Evers, C. W., & Wu, E. H. (2006). On Generalising from Single Case Studies: Epistemological Reflections. Journal of Philosophy of Education, 40(4), 511-526.

Galtung, J. (1981). Structure, Culture and Intellectual Style: An Essay Comparing Saxonic, Teutonic, Gallic and Nipponic Approaches. Social Science Information, 20(6), 817-856.

Harris, R. (1995). Overseas Students in the United Kingdom University System. Higher Education, 29(1), 77-92.

Harris, R. (1997). Overseas Students in the United Kingdom University System: A Perspective from Social Work. In D. McNamara & R. Harris (Eds.), Overseas Students in Higher Education: Issues in Teaching and Learning. London: Routledge.

Henderson, G., Milhouse, V., & Cao, L. (1993). Crossing the gap: An analysis of Chinese students' culture shock in an American university. College Student Journal, 27, 380-389.

Hofstede, G. (1994). Cultures and Organizations: Software of the Mind. London: Harper Collins.

Jackie, D. (2006). How Adults Learn from Self-Paced, Technology-Based Corporate Training: New focus for learners, new focus for designers. Distance Education, 27(2), 155.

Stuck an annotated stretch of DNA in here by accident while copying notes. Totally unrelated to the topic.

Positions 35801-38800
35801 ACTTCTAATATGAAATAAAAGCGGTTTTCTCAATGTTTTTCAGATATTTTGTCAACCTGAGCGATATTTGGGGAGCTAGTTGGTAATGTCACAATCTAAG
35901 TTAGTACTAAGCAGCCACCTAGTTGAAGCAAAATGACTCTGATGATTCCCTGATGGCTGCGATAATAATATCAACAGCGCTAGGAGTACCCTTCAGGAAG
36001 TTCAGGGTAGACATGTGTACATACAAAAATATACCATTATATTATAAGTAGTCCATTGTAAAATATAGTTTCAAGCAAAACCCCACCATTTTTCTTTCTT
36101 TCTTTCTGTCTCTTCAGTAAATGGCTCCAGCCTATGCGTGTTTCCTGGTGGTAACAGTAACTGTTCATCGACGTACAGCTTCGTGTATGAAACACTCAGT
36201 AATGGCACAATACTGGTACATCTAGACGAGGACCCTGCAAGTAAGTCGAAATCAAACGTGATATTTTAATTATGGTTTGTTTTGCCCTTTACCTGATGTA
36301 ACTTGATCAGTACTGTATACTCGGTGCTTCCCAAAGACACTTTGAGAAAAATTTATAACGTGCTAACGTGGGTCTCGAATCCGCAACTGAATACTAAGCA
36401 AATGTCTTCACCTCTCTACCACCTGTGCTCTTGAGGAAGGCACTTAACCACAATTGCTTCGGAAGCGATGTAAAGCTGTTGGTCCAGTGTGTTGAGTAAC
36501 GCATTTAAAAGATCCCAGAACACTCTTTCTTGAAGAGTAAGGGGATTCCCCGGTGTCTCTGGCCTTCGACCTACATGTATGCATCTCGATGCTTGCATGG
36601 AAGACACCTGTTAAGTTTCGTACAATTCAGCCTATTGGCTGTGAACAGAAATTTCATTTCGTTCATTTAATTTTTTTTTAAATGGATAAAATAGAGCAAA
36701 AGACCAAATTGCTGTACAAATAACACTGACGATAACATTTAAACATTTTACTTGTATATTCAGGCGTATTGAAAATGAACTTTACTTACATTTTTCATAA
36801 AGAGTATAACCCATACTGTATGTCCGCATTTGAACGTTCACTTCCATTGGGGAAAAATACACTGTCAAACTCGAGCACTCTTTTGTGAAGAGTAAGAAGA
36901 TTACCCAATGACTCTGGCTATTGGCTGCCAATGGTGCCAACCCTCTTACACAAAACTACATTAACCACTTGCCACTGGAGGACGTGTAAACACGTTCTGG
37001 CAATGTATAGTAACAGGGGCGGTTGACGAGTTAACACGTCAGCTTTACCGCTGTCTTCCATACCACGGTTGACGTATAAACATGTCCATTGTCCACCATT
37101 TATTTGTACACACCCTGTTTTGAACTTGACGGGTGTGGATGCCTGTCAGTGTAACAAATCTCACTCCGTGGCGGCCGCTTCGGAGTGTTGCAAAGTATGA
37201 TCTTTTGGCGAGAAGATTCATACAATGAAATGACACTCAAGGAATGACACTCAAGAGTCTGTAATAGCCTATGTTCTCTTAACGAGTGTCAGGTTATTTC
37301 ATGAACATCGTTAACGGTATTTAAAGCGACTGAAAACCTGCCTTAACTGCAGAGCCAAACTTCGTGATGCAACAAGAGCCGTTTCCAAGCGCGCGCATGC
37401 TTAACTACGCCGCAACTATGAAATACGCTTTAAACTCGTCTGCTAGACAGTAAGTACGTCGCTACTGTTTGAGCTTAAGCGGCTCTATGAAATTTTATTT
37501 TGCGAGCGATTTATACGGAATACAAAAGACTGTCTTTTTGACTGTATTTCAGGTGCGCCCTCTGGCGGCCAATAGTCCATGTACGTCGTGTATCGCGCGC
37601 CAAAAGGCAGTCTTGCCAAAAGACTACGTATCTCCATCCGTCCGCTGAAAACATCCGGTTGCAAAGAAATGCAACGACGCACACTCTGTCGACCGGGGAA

Jaques, D. (1995). Learning in Groups. London: Kogan Page.

Lewis-Beck, M. S., Bryman, A., & Liao, T. F. (Eds.). (2004). The Sage Encyclopedia of Social Science Research Methods By Michael S. Lewis-Beck, Alan Bryman, Tim Futing Liao. Thousand Oaks: Sage Publications Inc.

Lewis, R., & Paine, N. (1985). How to Communicate with the Learner. London: Council for Educational Technology.

Li, R. Y., & Kaye, M. (1998). Understanding Overseas Students' Concerns and Problems Journal of Higher Education Policy and Management, 20(1), 41-50.

Liu, J. (2001). Asian Students' Classroom Communication Patterns in U.S. Universities: An Emic Perspective. Westport, Conn: Ablex.